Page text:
I'm not pissed or anything at the lie, and it seems pretty harmless, but I still don't see the benefit. What exactly does a belief in Santa do? Why not just admit that the gifts labeled "from Santa" come from the parents? It's all rather pointless.

a teacher once told me, that it is easier to tell the kid a fantasy, than explain a very complex idea to them. Or at least what adults think is complex. So the idea that Santa as a reason for presents is in fact very harmless.

I was raised in venezuela, so instead of santa, we had Baby Jesus. Then on my 8th Christmas my parents told me Baby Jesus didn't exist (in the "giving presents kind of way"), and i end up fine.

Sternwallow 12-15-2007 06:58 PM

Quote:

Desillusioned wrote (Post 458796)
I was raised in venezuela, so instead of santa, we had Baby Jesus. Then on my 8th Christmas my parents told me Baby Jesus didn't exist (in the "giving presents kind of way"), and i end up fine.

So now, when you find out that someone close to you has lied, you do not lose a little of the trust you had in them? If not, why not?:eh:http://ravingatheists.com/forum/images/icons/icon5.gif

ubs 12-15-2007 07:39 PM

I think that's harsh Stern. I come from a long tradition of adults telling tall bullshit tails to the kids in the family and I don't think it hurt me at all.

It seems like just yesterday I was listening to one of my young uncles tell my cousin about how the world begged the scientists not to cross the bees with the killer spiders, thus forming the killer bees. The scientists, he said with a mock sob, just wouldn't listen.

Santa just fit right in with that. I loved Santa when I believed and I loved revisiting the bizarrely elaborate tales when I realized it was nonsense.

For years now my own kids have been telling me (with hard looks) that THIS year they will be catching "Santa" in the act. I always say (with my own hard look) "Is that right? How are you going to do that?" To which they always respond. "It's top secret."

Sternwallow 12-15-2007 08:09 PM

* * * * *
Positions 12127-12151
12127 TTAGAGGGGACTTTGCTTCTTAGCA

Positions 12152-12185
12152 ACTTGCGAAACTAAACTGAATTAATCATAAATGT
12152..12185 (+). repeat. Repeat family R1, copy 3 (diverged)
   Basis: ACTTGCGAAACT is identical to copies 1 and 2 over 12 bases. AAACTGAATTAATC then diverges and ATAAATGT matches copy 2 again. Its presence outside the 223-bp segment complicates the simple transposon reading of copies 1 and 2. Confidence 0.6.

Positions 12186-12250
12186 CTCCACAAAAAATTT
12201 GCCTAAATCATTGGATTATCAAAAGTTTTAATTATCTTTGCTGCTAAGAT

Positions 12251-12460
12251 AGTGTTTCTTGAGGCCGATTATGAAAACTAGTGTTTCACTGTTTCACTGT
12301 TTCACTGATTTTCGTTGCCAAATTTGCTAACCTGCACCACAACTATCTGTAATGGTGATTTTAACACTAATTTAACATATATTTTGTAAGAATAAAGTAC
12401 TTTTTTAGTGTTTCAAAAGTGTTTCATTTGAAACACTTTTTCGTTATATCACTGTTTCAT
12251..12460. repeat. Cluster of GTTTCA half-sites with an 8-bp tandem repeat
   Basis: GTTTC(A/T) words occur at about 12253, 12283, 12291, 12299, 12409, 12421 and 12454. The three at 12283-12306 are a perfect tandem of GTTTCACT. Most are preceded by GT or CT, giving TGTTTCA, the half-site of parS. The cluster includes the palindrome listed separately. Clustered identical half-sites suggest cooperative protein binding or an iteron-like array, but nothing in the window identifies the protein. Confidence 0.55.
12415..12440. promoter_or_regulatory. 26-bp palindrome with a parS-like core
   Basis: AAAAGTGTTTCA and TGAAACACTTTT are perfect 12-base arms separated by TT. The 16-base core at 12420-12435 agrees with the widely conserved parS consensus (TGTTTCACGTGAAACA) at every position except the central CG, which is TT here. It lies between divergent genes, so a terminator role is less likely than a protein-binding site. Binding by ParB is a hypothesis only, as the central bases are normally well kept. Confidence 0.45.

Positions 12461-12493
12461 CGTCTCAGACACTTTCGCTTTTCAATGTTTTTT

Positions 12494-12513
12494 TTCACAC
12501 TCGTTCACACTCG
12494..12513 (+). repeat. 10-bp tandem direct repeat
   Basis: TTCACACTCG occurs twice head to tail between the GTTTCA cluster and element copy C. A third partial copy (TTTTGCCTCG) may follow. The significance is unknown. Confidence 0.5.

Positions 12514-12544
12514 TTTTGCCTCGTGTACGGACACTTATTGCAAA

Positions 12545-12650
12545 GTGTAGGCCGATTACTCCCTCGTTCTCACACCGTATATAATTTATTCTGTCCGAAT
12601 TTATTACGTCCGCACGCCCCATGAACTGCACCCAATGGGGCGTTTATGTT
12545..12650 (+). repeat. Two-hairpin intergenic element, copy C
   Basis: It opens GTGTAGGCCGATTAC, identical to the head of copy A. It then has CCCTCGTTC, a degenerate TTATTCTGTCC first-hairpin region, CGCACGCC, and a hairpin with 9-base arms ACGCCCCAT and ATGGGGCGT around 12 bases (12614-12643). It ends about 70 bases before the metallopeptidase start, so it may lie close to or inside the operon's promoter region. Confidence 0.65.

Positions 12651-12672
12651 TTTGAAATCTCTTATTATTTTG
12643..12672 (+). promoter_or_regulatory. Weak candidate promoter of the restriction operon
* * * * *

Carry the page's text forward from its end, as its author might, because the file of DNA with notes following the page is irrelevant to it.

Quote:

ubs wrote (Post 458843)
I think that's harsh Stern. I come from a long tradition of adults telling tall bullshit tails to the kids in the family and I don't think it hurt me at all.

It seems like just yesterday I was listening to one of my young uncles tell my cousin about how the world begged the scientists not to cross the bees with the killer spiders, thus forming the killer bees. The scientists, he said with a mock sob, just wouldn't listen.

Santa just fit right in with that. I loved Santa when I believed and I loved revisiting the bizarrely elaborate tales when I realized it was nonsense.

For years now my own kids have been telling me (with hard looks) that THIS year they will be catching "Santa" in the act. I always say (with my own hard look) "Is that right? How are you going to do that?" To which they always respond. "It's top secret."

I didn't mean to be harsh. It is ordinary practice in families I am personally familiar with, to place trust and truth on a very high pedestal from the outset with their children. Then some of those same parents tell outright and deliberate lies (not fibs or fantasies, but "really real facts" to be believed whole-heartedly). They are then stunned when the children discover the truth and, along with it, a new resentment.

I think I like the approach of your family where make-believe is not elevated to dogma and where it can be benign fun with no traumatic let-down. :thumbsup:

nkb 12-16-2007 07:21 PM

This was actually the subject that made me join this forum.

I'm with Sterny on this one. I don't understand the need for getting kids to believe in a real-life Santa, as I don't see how it actually increases their enjoyment of the holiday. The presents are first and foremost, and the only reason kids love Santa is because they believe that he is the one supplying the gifts. Take that link away, and kids don't give a shit about the old fat man.

I prefer to have my kids to implicitly trust me, so telling blatant lies is not high on my list.

ubs 12-16-2007 07:36 PM

Even if you always seek to tell your children the absolute full frontal truth, because it is your point of view, you cannot help but skew the information. How is blind faith in you any different than blind faith in anything?

Sternwallow 12-16-2007 08:44 PM

Quote:

ubs wrote (Post 458970)
Even if you always seek to tell your children the absolute full frontal truth, because it is your point of view, you cannot help but skew the information. How is blind faith in you any different than blind faith in anything?

Of course you exaggerate. Placing truth on a high priority so that you and your children can share the strongest possible trust, accepting that it will not be perfect on either side, is better than either insisting on blind faith or showing that lies are an acceptable behavior.
:eh: